Saturday, 17 February 2018

Spider-Woman, Volume 2: New Duds Review (Dennis Hopeless, Javier Rodriguez)


Jessica Drew may be taking a break from the Avengers to pursue a career as a Private Investigator but her superhero past isn’t taking a break from her! Someone’s blackmailing Z-list supervillains into committing crimes and the unlikely duo of Spider-Woman and Daily Bugle star reporter Ben Urich are on the case.

Spider-Woman, Volume 2: New Duds isn’t a bad comic, it just lacks convincing antagonists, solid stories and a point. I know that sounds like a back-handed compliment but, considering the circumstances, Dennis Hopeless did well to write a fairly decent book – I definitely wasn’t ever bored reading it. 

Still, it’s hard not to be underwhelmed once the flimsy bad guys and their feeble motivations are revealed behind both storylines. That said, I’m sure it didn’t help that this series sprang out of an event and, poetically, ends with another event after just two volumes, so Hopeless didn’t exactly have acres of room to manoeuvre with the kind of stories he could’ve told. And he does write Jess really well, showing the character’s potential and appeal, and for the most part it’s a breezy, fun read, albeit largely unmemorable.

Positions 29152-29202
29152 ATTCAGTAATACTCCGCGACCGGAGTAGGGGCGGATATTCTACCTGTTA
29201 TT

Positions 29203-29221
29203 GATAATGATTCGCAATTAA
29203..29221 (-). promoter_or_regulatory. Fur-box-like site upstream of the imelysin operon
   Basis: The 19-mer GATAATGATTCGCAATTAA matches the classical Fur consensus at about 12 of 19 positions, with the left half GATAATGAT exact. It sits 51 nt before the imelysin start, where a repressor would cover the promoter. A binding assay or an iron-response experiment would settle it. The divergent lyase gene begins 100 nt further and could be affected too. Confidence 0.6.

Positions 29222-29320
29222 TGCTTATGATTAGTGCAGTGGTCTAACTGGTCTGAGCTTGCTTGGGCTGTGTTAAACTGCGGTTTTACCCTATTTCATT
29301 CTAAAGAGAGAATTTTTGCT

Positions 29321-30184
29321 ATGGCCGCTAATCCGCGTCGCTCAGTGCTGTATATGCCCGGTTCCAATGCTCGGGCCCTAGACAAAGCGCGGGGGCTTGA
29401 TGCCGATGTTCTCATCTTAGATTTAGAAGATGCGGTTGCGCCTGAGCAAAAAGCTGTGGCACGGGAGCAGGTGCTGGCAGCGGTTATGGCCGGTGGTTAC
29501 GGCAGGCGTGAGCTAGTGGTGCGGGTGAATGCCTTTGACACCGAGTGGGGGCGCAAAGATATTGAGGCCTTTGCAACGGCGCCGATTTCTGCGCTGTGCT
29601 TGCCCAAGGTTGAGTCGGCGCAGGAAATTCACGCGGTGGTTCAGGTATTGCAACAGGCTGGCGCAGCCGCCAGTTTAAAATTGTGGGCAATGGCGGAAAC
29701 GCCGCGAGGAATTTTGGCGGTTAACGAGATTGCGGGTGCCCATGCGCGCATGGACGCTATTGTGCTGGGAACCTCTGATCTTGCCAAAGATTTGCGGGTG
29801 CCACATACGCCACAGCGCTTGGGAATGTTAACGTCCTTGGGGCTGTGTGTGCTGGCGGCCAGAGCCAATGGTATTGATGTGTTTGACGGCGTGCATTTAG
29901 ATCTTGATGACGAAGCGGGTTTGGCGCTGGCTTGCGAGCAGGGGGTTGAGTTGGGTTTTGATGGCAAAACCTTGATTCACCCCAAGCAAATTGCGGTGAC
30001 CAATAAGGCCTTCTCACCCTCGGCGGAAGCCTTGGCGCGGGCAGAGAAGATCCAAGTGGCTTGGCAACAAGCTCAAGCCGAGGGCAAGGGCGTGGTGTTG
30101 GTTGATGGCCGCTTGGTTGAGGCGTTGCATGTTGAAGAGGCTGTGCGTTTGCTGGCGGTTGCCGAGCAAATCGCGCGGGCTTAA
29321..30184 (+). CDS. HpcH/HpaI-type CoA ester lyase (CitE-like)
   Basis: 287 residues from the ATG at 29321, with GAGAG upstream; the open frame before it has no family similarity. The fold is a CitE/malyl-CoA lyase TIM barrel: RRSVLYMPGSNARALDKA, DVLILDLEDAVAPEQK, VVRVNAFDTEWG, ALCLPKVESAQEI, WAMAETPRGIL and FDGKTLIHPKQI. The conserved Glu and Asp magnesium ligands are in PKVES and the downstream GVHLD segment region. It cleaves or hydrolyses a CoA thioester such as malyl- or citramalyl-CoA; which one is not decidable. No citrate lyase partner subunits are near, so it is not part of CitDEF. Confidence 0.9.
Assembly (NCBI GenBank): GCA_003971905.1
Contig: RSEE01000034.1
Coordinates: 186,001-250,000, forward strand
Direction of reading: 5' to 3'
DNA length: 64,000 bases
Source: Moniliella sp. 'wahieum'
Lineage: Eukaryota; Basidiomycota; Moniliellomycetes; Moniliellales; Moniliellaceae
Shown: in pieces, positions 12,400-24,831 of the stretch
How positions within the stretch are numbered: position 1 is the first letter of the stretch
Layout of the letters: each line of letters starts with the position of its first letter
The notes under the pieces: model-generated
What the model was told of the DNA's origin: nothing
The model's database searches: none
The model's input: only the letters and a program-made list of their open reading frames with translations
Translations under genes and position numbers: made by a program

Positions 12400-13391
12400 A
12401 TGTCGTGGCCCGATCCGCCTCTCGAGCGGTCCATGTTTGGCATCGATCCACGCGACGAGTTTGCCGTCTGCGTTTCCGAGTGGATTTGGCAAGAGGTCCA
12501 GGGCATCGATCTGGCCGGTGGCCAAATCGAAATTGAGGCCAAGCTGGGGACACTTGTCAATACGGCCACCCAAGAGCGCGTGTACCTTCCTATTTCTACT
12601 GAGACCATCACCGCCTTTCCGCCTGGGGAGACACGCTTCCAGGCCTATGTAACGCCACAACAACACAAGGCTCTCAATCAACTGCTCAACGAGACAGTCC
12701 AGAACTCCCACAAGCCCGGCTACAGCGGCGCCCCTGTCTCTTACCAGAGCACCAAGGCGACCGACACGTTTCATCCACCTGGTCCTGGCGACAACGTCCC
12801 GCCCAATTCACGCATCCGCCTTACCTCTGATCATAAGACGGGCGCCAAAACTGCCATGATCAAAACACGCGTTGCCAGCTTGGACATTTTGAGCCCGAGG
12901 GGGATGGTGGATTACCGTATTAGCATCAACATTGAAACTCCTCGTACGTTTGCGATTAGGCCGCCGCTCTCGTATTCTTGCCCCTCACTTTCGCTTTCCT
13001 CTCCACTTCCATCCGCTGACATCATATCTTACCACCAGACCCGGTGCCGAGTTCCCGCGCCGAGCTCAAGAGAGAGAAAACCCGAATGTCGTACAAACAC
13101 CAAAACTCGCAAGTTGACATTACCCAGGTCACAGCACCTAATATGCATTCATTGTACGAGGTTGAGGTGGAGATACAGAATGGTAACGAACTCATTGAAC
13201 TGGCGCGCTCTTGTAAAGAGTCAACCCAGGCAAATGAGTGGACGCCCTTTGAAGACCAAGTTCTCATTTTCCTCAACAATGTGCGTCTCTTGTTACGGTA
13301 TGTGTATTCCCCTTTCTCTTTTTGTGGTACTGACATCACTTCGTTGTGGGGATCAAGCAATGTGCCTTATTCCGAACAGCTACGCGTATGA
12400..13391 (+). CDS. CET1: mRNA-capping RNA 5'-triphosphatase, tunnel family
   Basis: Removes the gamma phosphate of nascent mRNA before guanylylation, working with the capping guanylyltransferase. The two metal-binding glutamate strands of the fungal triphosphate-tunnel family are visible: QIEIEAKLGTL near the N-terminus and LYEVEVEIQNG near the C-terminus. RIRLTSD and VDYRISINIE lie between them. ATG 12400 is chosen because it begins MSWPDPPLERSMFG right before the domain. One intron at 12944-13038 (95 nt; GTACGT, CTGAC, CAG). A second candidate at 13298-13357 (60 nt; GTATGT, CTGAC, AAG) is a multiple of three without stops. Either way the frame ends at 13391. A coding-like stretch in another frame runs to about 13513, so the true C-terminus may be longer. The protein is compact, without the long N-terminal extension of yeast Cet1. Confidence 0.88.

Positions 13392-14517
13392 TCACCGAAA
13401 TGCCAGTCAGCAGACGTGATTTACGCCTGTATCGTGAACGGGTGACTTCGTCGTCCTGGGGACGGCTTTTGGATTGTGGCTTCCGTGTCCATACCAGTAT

I really loved Javier Rodriguez’s art. As well as appreciating his skill and lush visuals, as a red-blooded male I very much enjoyed how Rodriguez drew Jess! Superheroes always look generically ripped but maybe it’s the more realistic, girl-next-door way that Rodriguez draws Jess or her new outfit but, damn, Spider-Woman has never looked sexier than she does in this book! The all-star art team is rounded out by Alvaro Lopez’s perfectly complementary inks and, my favourite colourist, Muntsa Vicente, who instantly improves any book she’s put on. 

Also, ignore the numbering of this volume – this works fine as an accessible standalone Spider-Woman book, so you needn’t read the first volume if, like me, you’re not a fan of Greg Land’s (f)art. Overall, it’s a bit too light for my taste but New Duds is an entertaining-enough read.

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